Leishmaniasis in Dogs

Leishmaniasis in dogs, also known as Dumdum fever, is a very serious and infectious. It is difficult to diagnose, difficult to treat and the outcome is rarely good.

The Causes of Leishmaniasis

Leishmaniasis is the result of a being bitten by an infected sand fly known as Phlebotomus. It can also be transmitted from mother to offspring, or through direct contact with infected secretions or blood. It's also thought that it can be transmitted by infected ticks. Breeds such as Foxhounds and Neapolitan Mastiffs are more common sufferers from this disease, but it's possible that any dog could become infected.

What Leishmaniasis Is

In dogs, there are two different kinds of this disease: one that infects the organs and one that infects the skin. It is possible—and likely—that the infection will wind up in both areas, but this is not always the case.

  • Skin infection. If the infection is in your dog's skin, it can cause swollen joints and skin legions. In worse cases, it can go as far as to affect your dog's vision.
  • Organ Infection. A majority of dogs that become infected with this disease will develop an infection in the organs. The parasite works its way into areas such as lymph nodes and kidneys where it will proceed to destroy, making it a very serious concern.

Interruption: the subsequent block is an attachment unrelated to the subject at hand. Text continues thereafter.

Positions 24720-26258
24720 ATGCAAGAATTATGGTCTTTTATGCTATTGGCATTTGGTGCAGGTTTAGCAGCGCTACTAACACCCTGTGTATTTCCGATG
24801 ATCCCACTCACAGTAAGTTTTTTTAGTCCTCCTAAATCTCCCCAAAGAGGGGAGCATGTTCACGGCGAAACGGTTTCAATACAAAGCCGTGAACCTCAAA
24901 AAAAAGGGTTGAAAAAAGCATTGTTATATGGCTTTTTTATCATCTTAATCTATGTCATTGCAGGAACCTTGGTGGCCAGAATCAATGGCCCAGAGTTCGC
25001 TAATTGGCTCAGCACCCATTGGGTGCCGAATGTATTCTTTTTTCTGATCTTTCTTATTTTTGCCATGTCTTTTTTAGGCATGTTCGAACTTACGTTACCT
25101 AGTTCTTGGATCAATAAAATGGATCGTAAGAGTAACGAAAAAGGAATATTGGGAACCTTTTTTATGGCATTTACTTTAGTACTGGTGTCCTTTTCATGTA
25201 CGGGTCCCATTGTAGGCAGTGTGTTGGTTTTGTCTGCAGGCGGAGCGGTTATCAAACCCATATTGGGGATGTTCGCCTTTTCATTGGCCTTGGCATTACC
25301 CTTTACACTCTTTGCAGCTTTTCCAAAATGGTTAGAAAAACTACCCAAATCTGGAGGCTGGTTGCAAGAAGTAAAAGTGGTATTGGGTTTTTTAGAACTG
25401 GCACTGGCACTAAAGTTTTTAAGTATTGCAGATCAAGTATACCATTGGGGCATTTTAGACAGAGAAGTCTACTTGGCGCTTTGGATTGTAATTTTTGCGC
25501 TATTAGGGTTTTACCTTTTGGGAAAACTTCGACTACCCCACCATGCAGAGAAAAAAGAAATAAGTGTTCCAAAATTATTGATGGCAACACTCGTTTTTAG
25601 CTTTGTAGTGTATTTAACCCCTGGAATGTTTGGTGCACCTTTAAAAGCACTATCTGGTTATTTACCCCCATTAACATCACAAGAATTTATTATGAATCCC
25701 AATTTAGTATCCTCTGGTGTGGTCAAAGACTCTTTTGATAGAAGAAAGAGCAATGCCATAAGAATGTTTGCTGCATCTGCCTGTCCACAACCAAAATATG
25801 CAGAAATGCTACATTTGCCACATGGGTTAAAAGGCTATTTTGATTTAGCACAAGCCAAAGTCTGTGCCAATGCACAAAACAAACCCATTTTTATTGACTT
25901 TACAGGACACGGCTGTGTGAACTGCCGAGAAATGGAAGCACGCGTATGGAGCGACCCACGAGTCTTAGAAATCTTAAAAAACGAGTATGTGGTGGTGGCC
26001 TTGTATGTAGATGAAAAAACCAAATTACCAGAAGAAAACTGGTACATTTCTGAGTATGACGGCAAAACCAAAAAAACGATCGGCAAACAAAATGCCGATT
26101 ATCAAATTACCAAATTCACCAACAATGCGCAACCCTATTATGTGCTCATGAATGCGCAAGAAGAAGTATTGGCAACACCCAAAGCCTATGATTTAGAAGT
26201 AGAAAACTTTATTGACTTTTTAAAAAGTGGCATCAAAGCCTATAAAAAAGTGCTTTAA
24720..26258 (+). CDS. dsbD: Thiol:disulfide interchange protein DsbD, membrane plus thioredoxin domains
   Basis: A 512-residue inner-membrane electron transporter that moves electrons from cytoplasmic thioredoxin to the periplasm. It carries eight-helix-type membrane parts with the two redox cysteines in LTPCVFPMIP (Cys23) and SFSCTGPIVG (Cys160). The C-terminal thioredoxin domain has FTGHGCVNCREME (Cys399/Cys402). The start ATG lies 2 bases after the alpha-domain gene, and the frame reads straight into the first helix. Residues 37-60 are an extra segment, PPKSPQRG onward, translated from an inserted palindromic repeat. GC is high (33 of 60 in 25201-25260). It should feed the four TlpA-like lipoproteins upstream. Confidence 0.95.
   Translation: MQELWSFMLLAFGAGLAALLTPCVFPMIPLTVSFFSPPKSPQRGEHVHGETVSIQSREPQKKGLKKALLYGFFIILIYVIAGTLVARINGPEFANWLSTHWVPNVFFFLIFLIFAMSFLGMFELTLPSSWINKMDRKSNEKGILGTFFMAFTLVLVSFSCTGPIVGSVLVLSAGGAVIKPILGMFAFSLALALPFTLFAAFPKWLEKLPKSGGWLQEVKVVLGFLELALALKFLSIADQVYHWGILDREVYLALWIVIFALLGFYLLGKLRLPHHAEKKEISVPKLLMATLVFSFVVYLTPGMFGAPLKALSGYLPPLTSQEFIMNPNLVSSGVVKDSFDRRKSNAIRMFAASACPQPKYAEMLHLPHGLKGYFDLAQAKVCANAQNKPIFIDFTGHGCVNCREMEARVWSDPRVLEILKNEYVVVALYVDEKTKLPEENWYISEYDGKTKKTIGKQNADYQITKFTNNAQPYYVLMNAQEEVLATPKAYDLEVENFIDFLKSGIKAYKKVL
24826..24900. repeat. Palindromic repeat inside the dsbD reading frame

Symptoms of Leishmaniasis

What is concerning about this disease is that it can be very slow moving. It can take up to years for any symptoms to display themselves and then they can be shown in such small ways that diagnosing the problem is difficult, as veterinarians may diagnose it as something more common.

Things to look out for:

  • Skin legions

  • Signs of pain when moving around

  • Fatigue

  • Refusal to eat and serious weight loss

  • Loss of color in your dog's muzzle or footpads

  • Diarrhea and/or vomiting

  • Bleeding from the nose

  • An unusual amount of thirst

  • Listlessness

  • Deformed or brittle nails

It is also important to keep in mind sometimes dogs have no symptoms or very few. For reasons not yet figured out, some dogs seem to be naturally resistant to all signs of having the disease.

How to Diagnose Leishmaniasis

There are a multitude of tests that must be administered to determine whether or not your dog has this disease. These include urine and blood testing, tissue biopsies and medical and travel history. Diagnosing this disease is further complicated by the fact that certain circumstances—such as testing without enough sensitivity or the Lepto vaccine—can create false positives.

Treatment for Leishmaniasis

Unfortunately, treatment for this disease is not often useful. Though there are injections and oral medications that can be given, the parasite in dogs seems to often be immune to these options and most of these medications have serious side-effects.

How to Prevent Leishmaniasis

There is only one vaccine known to date for the disease, but it is only for the L. donovani strain. Because there are so many strains of this disease, creating vaccines are difficult. There are, however, things that you can do in order to minimize the likeliness that your dog catches this disease:

  • Have your dog wear a deltamethrin collar if you live in an area where sand flies reside.

  • Keep your dog indoors during the late and early hours, when sand flies are most active.

  • Give your dog a balanced diet and plenty of exercise so he will develop a strong immune system to be able to better attempt to fight the disease.